TOKYO — For many families of Japanese citizens abducted by North Korea decades ago, a renewed investigation by the North is most likely their last chance to see their loved ones. The elderly relatives say they are pinning all their hopes on the effort before time runs out.
After decades of waiting, they saw a door open in May when Japan and North Korea agreed on a renewed investigation of at least a dozen people Japan believes were abducted. And on Friday, the long overdue investigation began in Pyongyang.
Sakie Yokota said she still believes her daughter Megumi, abducted nearly 40 years ago, is alive even though North Korea said she's dead. Like others, Yokota says she is becoming desperate, because she is already 78 and her husband, Shigeru, is 81.
North Korean agents abducted Megumi from Japan's northern coastal town of Niigata in 1977 as she was walking home from school badminton practice when she was 13.
"All along I've believed Megumi is alive and that has never changed. I want her to return to Japan alive, no matter what her condition is," Yokota said. She said the probe should lead to concrete results soon, or chances for the elderly relatives to learn about their loved ones' whereabouts would be lost forever.
"We don't have much time left. I hope to see that happen as soon as possible, not months or years from now, because we are all getting old," she said.
After years of denial, North Korea acknowledged in 2002 that it had abducted Japanese citizens to train its spies in the 1970s and 1980s, and eventually returned five of them. It said others had died or never entered the North. Tokyo disputes that and wants an investigation into at least 12 abductees, including Megumi Yokota.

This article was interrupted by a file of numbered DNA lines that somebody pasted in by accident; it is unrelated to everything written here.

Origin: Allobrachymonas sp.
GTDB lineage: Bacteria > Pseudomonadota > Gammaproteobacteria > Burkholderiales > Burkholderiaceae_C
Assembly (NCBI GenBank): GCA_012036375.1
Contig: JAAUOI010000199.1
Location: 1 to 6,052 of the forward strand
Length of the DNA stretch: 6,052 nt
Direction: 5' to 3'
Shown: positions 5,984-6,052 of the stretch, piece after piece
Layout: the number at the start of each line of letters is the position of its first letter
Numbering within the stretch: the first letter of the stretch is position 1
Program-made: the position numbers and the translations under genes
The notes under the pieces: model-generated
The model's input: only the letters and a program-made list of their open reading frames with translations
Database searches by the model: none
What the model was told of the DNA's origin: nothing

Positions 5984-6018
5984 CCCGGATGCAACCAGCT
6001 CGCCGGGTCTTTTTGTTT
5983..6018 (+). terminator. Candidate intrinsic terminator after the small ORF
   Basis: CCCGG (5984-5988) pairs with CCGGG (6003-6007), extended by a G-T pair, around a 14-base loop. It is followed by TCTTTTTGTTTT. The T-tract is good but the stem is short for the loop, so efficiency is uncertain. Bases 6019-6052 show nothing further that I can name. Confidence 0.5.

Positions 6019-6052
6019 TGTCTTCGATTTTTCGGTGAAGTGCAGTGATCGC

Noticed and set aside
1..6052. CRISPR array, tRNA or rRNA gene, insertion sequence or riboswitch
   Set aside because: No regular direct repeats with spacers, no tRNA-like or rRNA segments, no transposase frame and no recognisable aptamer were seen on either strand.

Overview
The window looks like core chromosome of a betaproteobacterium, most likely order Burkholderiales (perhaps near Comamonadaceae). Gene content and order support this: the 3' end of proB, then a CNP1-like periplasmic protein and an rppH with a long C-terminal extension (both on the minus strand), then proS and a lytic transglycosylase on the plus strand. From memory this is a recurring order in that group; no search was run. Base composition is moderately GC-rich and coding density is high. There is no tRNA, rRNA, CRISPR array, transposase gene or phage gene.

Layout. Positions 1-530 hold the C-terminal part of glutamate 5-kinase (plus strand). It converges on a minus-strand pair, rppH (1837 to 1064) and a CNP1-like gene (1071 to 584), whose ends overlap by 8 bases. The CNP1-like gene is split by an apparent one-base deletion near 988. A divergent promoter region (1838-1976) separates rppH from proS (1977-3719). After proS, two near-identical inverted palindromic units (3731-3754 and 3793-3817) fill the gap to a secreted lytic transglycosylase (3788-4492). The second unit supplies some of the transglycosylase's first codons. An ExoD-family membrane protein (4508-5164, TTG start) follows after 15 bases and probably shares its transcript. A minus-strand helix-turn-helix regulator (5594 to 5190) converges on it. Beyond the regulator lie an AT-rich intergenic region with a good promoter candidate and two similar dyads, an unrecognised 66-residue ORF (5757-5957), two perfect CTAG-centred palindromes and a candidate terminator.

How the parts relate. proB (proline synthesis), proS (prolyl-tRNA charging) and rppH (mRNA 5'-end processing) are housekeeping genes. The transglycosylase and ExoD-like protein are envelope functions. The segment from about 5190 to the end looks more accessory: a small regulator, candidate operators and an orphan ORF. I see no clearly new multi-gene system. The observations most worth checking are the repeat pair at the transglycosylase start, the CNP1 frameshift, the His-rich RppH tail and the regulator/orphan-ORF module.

North Korea, in a report by its Korean Central News Agency, said it will conduct a wide-ranging investigation including not only the abductees but also the remains of thousands of Japanese who died in Korea at the end of World War II, as well as any survivors from that era. Japan colonized Korea from 1910 to 1945.
Private support groups say hundreds of Japanese citizens were abducted in addition to the 12, and suspect many may still be living in North Korea. Prime Minister Shinzo Abe has vowed not to relent until all the abductees are returned or accounted for.
Teruaki Masumoto, 58, said he thinks this is the best chance to take his sister Rumiko out of the isolated Communist nation. Rumiko, who vanished with her boyfriend after driving to a nearby beach to see the sunset, would be 60 this year. They are among the 12 abductees recognized by the government.
"This is our last chance," he said. "We cannot wait any longer, not even another year. And this time we cannot afford to lose."
In response to the renewed investigation, Tokyo eased some sanctions on North Korea. It lifted a ban on North Koreans visiting Japan, allowing them in on a case-by-case basis, and made it easier for Japanese and ethnic Koreans in Japan to travel to North Korea. It also raised the reporting limit for money taken or sent to North Korea. It also approved port calls by North Korean ships for humanitarian purposes, limited to the delivery of food, medicine and clothes in small amounts.
Japan still abides by separate U.N. sanctions imposed because of North Korea's nuclear and missile programs. They include an arms trade ban, a freeze of North Korean assets, a ban on people exchanges and restrictions on education and training.
Japanese officials say the eased sanctions will not give a significant economic boost to North Korea or weaken the impact of international efforts to punish and isolate the North for its nuclear weapons development.
Foreign Minister Fumio Kishida said a resumption of six-nation talks on North Korea's denuclearization is too early to consider, despite signs of improved relations between North Korea and Japan.